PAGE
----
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By John Helmer, Moscow

Reading a new 789-page history of a Soviet spy, Alexander Orlov, who defected to the US seventy-seven years ago with the equivalent of a million dollars in Cheka cash, and conned the CIA, FBI and several American publishers into giving him a second million, can’t be all work and no fun.

For one thing, the book reveals what a mendacious fool Ernest Hemingway was when he was in the Spanish Civil War composing novels, plays and journalism that made him rich then, famous still. For another, the book suggests that Kim Philby wasn’t half as far-sighted and clever as his British intelligence superiors were blind and stupid. And finally, in Oxford University Press’s (OUP) breakthrough contribution to recent Ukrainian history, the author – in Kiev just days before the February 2014 coup which toppled the president – received estimates of the famine death toll in Ukraine in 1932-33 from “the first non-biased chief of the Sluzhba Bezpeky Ukrayiny (SBU)”.

The author is Boris Volodarsky. That’s him in a London street holding an umbrella. As the author of a previous book on poisoning by the old KGB, and as a professed friend of the late Alexander Litvinenko, it’s likely his umbrella isn’t the poisoning model which was famously and fatally used on a Bulgarian broadcaster for the BBC on another London street in 1978.

Boris Volodarsky
Source: Oxford University Press, Oxford

It’s in the nature of espionage that books about it can’t be straightforward. The umbrella is the only self-evident article in the picture.

Volodarsky claims – on the rear flap of OUP’s dust jacket — to have been “drafted into the Soviet army as a GRU spetznaz officer (military intelligence, special operations) and later trained as an undercover intelligence operator, at a time in the 1980s when Soviet intelligence services were on alert to watch for US preparations for a surprise nuclear attack against the USSR.” How he got away “with the onset of glasnost and perestroika” – that’s before the end of the Soviet Union – he doesn’t say. In fact, there’s not a shred of evidence, inside or on the outside of his book, or in his publisher’s promos, that apart from being Russian Volodarsky is any more the genuine article than the man Orlov (aka Feldbin, Nikolsky, Nikolaev, Goldin), whose history he claims to have documented irrefutably for the first time.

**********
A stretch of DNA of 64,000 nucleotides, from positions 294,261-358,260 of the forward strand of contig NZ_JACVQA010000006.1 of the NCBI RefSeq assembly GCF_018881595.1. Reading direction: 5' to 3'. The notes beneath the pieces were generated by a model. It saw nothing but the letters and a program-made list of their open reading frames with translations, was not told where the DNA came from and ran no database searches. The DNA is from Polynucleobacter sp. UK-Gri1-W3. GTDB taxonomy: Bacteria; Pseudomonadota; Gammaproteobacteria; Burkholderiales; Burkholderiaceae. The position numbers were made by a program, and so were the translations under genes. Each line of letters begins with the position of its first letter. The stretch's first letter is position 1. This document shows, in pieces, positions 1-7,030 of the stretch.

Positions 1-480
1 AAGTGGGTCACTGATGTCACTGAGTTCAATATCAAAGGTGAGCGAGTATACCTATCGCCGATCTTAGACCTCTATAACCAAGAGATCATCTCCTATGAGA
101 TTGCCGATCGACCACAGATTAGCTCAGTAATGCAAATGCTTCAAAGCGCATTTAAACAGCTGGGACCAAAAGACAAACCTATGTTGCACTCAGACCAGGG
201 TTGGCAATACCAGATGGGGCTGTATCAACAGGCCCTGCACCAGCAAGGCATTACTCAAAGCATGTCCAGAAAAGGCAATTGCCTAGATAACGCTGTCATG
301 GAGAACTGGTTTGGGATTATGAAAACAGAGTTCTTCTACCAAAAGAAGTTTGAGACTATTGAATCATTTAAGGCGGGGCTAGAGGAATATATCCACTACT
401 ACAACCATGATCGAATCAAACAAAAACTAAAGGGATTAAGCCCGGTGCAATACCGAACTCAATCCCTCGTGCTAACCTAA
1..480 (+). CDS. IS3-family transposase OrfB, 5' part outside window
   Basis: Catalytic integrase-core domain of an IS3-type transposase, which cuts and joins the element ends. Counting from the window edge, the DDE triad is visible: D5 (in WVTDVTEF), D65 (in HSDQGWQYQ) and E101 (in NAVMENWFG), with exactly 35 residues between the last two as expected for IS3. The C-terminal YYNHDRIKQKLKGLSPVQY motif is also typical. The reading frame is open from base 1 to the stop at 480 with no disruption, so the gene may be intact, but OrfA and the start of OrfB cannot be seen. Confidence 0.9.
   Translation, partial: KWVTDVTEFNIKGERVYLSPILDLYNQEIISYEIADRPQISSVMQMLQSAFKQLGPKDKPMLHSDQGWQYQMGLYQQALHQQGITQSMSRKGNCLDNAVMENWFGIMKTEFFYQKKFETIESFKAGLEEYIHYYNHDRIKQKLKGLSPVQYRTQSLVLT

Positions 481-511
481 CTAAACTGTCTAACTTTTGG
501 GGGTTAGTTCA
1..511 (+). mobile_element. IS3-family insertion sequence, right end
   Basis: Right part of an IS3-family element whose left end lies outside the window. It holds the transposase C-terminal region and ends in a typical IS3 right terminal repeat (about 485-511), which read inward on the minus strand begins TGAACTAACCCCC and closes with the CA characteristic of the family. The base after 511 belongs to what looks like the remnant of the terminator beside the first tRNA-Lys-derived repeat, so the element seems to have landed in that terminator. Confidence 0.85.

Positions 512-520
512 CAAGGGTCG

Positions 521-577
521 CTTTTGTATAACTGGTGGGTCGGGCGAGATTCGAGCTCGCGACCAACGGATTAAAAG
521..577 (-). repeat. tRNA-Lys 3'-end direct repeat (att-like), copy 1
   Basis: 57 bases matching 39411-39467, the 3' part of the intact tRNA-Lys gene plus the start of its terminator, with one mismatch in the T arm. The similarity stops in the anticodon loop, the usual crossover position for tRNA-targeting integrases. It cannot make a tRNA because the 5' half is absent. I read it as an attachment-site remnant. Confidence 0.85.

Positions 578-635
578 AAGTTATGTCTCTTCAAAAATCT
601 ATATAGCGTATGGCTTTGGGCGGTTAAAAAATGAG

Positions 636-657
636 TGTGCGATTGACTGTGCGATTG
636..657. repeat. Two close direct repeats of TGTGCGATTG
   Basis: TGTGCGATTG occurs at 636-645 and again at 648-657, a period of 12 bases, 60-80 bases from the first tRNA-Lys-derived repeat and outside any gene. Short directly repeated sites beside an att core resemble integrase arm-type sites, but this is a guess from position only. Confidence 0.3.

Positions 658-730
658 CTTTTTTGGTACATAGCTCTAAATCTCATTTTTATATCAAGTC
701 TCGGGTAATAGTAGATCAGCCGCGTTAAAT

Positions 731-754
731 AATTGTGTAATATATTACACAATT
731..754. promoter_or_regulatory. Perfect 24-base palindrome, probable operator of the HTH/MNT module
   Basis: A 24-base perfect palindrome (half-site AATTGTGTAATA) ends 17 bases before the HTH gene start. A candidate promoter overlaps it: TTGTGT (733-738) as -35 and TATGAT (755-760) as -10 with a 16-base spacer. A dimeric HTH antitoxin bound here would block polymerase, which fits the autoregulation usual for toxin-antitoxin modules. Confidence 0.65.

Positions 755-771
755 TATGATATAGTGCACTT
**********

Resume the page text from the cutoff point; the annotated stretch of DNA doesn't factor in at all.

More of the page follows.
Another source claims Volodarsky held the rank of “captain of the GRU Spetsnaz”. In some parts of the Red Army that might have been a position of such lowliness Volodarsky could have walked out of the USSR without any of his comrades barring the way, or getting clandestine help from the US or the UK. But Volodarsky is not on standard lists of Soviet, Russian or East European defectors. So walk away, legally, he appears to have done. From the sources he cites in his book, it also seems he hasn’t returned. Volodarsky is keeping secret how he did the former, why he doesn’t dare the latter.

Such unexplained secrecy about a man asking to be believed as a historian of Russian secret intelligence operations raises an obvious question: is the author of Stalin’s Agent: the Life and Death of Alexander Orlov, an agent himself? If so, for whom?

Volodarsky’s publisher ought to know if it counts itself honest for asking £30 for a copy of the truth. At the very least, the publisher ought to have investigated the manuscript for the liability of libel and lies. For a press with OUP’s claim to respectability, the latter can turn out to be more expensive than the former. Until OUP took the plunge with Stalin’s Agent, Volodarsky had published his claims at printers with no pretensions – and little to lose in the market.